Study: Winter Shelter Preferences Vary Among Horses

In many cases, a good shelter with adequate food is enough to keep horses warm during winter weather, researchers found.
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Cold winter days make many horse owners feel like bundling up to the max, but just because you’re reaching for extra layers doesn’t necessarily mean your horse needs bundling, too. Recent study results from researchers in Norway suggest that, in many cases, a good shelter with adequate food is enough to keep horses warm during winter weather.

Winter temperatures and weather conditions change throughout the day, but blankets typically don’t—a management aspect that can run counter to equine welfare, said Grete H.M. Jørgensen, PhD, of the Norwegian Institute of Bioeconomy Research in Tjøtta. Free-access shelters in paddocks or pastures, however, give horses the opportunity to move in and out of warmer areas as they choose. And frequently, sheltering is sufficient for their winter warming needs.

In two related studies of 16 and 17 riding school horses and ponies in winter/early spring, Jørgensen and her fellow researchers noted that unclipped, unblanketed riding horses rarely needed additional heat than that offered by a shelter, if weather conditions were calm and dry. The researchers offered the animals three choices: stay outside, stay in an unheated shelter, or stay in a heated shelter.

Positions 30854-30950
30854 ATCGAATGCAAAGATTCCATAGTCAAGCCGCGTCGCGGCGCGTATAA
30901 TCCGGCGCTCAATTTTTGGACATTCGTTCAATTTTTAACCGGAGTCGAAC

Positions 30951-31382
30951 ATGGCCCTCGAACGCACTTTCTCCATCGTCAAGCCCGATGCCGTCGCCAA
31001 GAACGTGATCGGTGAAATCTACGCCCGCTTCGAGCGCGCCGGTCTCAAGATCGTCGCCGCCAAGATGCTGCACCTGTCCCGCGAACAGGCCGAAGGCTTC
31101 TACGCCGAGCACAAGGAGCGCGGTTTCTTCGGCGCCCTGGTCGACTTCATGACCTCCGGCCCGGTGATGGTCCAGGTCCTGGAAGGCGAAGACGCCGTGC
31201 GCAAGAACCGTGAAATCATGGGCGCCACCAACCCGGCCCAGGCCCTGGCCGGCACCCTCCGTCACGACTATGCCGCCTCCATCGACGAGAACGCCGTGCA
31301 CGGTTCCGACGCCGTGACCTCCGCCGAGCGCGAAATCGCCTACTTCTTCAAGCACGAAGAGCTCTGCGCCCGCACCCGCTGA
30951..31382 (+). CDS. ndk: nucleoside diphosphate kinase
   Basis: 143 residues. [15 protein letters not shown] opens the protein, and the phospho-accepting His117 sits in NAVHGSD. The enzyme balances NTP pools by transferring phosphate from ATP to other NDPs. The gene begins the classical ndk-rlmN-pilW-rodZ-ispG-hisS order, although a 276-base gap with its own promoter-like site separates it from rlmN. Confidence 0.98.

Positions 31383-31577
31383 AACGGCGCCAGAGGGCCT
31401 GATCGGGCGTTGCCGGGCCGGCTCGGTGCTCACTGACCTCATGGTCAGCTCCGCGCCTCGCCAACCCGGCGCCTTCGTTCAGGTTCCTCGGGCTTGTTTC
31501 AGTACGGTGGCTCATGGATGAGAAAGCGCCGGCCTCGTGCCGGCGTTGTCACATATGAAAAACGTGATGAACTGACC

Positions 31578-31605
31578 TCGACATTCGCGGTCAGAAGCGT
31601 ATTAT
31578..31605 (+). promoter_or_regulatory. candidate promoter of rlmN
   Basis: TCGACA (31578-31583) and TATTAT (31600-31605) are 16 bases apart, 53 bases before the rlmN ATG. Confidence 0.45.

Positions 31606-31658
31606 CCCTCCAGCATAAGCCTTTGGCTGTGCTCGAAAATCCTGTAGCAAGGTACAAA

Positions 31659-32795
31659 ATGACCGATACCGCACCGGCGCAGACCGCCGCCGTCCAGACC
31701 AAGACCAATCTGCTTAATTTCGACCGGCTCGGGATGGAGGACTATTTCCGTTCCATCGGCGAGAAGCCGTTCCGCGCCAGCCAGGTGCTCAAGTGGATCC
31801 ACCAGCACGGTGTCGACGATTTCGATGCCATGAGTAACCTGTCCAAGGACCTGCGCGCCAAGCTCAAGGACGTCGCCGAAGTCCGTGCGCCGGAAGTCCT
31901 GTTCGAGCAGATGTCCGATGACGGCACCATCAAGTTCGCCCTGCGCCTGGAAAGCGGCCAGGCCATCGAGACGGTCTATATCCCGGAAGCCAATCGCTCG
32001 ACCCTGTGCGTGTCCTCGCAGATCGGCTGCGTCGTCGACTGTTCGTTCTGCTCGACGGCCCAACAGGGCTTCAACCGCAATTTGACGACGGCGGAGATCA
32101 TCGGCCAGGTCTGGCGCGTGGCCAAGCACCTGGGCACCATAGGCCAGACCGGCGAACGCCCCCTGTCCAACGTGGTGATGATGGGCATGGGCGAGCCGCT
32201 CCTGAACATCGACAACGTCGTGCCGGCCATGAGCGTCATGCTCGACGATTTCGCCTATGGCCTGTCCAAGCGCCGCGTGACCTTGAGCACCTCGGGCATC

On average, regardless of weather conditions, horses stayed outside at least 50% of the time every day—even on cold, wet days. On sunny, calm days, they stayed outside on average 88% of the time. But broken down into breeds, the percentages changed dramatically. Small Warmblood-type horses spent an average of 34% of their time outside, compared to 80% for the small cold-blooded horses (draft-type equids)

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Passionate about horses and science from the time she was riding her first Shetland Pony in Texas, Christa Lesté-Lasserre writes about scientific research that contributes to a better understanding of all equids. After undergrad studies in science, journalism, and literature, she received a master’s degree in creative writing. Now based in France, she aims to present the most fascinating aspect of equine science: the story it creates. Follow Lesté-Lasserre on Twitter @christalestelas.

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